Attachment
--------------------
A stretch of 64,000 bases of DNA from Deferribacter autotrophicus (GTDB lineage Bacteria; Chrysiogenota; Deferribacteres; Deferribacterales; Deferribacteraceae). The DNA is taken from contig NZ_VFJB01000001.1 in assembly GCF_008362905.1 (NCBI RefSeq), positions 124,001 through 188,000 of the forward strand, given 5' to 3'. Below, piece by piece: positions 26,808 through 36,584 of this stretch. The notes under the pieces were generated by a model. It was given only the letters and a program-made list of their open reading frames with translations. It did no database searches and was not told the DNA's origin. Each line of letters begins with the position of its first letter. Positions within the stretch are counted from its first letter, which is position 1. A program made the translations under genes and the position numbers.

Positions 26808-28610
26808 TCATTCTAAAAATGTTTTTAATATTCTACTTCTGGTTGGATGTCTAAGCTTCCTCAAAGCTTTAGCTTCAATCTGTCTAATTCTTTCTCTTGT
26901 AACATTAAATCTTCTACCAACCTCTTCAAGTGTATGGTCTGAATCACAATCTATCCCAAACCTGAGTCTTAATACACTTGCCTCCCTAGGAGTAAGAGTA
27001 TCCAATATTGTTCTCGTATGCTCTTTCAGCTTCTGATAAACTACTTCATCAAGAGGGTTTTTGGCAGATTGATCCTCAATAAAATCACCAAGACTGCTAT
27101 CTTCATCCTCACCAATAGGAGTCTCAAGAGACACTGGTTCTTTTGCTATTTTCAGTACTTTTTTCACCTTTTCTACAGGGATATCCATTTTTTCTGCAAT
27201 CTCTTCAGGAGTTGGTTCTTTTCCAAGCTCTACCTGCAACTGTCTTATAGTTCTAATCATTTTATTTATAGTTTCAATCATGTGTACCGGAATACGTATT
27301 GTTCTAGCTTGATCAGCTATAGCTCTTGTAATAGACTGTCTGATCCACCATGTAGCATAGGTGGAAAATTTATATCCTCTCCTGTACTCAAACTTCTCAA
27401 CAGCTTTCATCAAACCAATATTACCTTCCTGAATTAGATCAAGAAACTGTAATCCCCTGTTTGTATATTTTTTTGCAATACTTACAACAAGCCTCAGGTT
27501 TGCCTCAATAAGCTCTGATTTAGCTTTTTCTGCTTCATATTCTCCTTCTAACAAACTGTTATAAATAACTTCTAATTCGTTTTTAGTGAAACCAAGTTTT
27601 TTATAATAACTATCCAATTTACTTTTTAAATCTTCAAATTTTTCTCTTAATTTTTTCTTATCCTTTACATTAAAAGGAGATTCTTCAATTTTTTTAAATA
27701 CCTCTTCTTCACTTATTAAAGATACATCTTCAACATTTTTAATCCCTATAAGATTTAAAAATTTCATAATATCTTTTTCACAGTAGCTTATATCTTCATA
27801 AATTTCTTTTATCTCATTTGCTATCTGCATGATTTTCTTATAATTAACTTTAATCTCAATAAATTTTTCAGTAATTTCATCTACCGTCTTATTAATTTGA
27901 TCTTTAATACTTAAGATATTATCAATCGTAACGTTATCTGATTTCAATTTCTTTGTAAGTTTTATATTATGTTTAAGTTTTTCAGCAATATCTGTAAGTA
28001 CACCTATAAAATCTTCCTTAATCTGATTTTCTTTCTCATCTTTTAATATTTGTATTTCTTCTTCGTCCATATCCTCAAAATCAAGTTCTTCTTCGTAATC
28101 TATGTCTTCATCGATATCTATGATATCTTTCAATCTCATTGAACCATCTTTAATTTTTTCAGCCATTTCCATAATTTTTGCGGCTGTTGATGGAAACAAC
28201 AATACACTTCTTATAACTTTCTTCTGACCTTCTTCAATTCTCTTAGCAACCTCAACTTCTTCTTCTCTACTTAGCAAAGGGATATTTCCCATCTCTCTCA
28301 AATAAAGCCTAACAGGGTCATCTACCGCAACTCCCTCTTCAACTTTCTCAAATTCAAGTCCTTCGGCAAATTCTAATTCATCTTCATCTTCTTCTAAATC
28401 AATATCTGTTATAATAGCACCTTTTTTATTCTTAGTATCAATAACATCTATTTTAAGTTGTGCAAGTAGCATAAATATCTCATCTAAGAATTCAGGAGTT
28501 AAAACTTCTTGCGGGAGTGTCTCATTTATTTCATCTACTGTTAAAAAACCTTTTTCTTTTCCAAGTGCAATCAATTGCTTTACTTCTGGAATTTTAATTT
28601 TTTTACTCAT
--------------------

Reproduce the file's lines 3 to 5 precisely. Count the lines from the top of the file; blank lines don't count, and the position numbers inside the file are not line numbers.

26808 TCATTCTAAAAATGTTTTTAATATTCTACTTCTGGTTGGATGTCTAAGCTTCCTCAAAGCTTTAGCTTCAATCTGTCTAATTCTTTCTCTTGT
26901 AACATTAAATCTTCTACCAACCTCTTCAAGTGTATGGTCTGAATCACAATCTATCCCAAACCTGAGTCTTAATACACTTGCCTCCCTAGGAGTAAGAGTA
27001 TCCAATATTGTTCTCGTATGCTCTTTCAGCTTCTGATAAACTACTTCATCAAGAGGGTTTTTGGCAGATTGATCCTCAATAAAATCACCAAGACTGCTAT